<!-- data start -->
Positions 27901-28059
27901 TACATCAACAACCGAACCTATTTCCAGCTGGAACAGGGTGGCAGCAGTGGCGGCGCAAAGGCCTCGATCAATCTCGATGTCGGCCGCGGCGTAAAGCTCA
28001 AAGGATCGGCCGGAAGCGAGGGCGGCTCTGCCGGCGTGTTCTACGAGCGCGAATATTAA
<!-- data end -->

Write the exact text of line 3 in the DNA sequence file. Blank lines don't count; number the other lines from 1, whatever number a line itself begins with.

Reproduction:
28001 AAGGATCGGCCGGAAGCGAGGGCGGCTCTGCCGGCGTGTTCTACGAGCGCGAATATTAA